For generations, Catholics in Communist countries gathered around God’s Word and stood firm in their faith. In mission territories with vast areas under the care of every parish, the faithful would have the Eucharist only a few times a year. Their spirituality was nourished greatly on the Word of God proclaimed and explained by lay leaders and spiritual animators. They did not have opportunities as others do today of being able to watch the Mass on the TV. And yet, they sustained their spirit generation after generation.The small Christian communities that gather round the Word of God, experience this sustaining power of Jesus.

Someone commented, Coronavirus has been a great equalizer, a great leveller. See what the Magnificat, Lk 1:51-53, says. There is no high and low, the ruling and the ruled, the financial wizard and the plain ordinary worker, the more advanced and those left far behind. In fact, the ‘periphery’ seems to have been spared by Covid-19 for the moment. No doubt there is a divine plan “to uproot and to pull down to destroy and overthrow, to build and to plant” (Jr 1:10). There is a new levelling taking place: the re-ordering and modification of ideas, ideals, ideologies, idolizations, and new forms of idolatry. He wants to make “all things new” (Rev 21:5).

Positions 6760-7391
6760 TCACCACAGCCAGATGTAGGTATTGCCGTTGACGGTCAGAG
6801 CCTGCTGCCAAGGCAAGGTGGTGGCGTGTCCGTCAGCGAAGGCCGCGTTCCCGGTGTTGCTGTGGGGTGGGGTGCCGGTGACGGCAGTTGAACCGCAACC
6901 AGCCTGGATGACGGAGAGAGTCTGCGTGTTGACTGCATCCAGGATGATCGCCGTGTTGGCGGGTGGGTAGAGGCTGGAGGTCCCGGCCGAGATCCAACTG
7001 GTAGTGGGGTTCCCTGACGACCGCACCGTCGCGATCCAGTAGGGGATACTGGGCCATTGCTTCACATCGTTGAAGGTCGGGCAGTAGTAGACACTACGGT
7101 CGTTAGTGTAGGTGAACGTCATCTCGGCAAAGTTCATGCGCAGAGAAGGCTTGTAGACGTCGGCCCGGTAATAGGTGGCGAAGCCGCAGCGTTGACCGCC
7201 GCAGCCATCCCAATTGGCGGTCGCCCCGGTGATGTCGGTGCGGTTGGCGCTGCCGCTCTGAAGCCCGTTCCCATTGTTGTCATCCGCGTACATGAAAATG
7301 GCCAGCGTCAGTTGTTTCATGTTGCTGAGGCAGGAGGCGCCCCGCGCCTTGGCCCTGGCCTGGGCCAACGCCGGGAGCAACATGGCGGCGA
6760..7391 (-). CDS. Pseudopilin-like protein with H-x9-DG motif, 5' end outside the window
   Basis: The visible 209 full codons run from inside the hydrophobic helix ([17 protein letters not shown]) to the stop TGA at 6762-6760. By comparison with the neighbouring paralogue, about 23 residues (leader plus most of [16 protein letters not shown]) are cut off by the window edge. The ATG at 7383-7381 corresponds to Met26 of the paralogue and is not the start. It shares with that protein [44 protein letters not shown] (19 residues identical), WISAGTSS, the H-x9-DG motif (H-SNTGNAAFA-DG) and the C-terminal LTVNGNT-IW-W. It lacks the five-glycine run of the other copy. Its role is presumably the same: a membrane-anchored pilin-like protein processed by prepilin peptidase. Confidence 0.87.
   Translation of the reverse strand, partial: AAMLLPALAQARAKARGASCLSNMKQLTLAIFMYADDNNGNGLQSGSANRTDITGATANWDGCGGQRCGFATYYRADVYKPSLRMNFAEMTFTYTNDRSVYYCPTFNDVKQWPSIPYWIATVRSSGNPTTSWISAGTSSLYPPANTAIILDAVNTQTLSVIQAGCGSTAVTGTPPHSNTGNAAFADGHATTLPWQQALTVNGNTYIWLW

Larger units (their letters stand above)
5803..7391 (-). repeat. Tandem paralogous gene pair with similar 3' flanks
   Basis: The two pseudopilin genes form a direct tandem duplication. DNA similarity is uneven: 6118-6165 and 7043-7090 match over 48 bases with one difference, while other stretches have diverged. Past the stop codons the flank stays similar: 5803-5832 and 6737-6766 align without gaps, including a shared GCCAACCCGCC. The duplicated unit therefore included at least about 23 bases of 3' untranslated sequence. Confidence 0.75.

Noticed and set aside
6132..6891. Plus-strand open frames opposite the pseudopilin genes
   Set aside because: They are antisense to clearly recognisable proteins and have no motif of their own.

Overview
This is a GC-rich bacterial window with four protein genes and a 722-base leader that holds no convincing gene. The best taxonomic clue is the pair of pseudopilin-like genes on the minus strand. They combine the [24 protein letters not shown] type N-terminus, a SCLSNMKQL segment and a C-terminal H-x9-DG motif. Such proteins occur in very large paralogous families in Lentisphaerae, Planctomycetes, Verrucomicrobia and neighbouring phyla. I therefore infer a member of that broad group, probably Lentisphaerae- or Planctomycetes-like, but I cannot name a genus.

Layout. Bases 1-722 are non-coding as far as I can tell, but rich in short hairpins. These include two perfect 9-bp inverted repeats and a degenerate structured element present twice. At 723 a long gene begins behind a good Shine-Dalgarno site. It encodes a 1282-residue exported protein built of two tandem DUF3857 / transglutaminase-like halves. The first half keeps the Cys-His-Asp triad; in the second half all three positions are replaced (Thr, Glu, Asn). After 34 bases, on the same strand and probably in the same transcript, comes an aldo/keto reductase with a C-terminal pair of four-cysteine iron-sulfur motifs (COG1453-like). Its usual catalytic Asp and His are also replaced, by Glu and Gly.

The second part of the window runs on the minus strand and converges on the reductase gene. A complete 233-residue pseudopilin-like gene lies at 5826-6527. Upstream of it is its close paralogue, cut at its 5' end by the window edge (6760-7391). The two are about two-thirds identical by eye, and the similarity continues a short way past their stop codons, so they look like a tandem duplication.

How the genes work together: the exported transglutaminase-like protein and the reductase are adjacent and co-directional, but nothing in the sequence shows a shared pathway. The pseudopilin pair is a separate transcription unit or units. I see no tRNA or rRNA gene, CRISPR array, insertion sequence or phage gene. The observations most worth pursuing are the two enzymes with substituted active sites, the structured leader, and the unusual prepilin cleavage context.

Co-suffering Has Power

Even if we have not been victims ourselves, we can readily suffer with those who suffer, just as family members participate in each other’s sufferings. That is our mission.During Social Distancing we have the unique privilege of taking the suffering of the rest of Humanity upon ourselves as Jesus did at Gethsemane.  We weep, not primarily over our anxiety and fear, but over the pain of the world. Lamentation has always been a part of the prophetic ministry, especially when we feel totally helpless before an evil or a tragedy that is too much for us to handle at a given time. The Church has lamented the victims of millions of abortions, euthanasia, violence in every form, moral distortions of every type;and today Coronavirus! Even silent suffering has an eloquence of its own. Jesus wept. I weep with him!

We ought to give special recognition to doctors, nurses, medical personnel, people attending to essential services, and a huge number of volunteers who risk their lives and reach out to help others. Several of them have died. In their regard, Pope Francis’ words take on intense meaning,  “Life grows by being given away... Indeed, those who enjoy life most are those who leave security on the shore and become excited by the mission of communicating life to others” (Evangelii Gaudium 10).“Entrust,” then,“your cares to the Lord, and he will support you” (Ps 55:22). 

April 4, 2020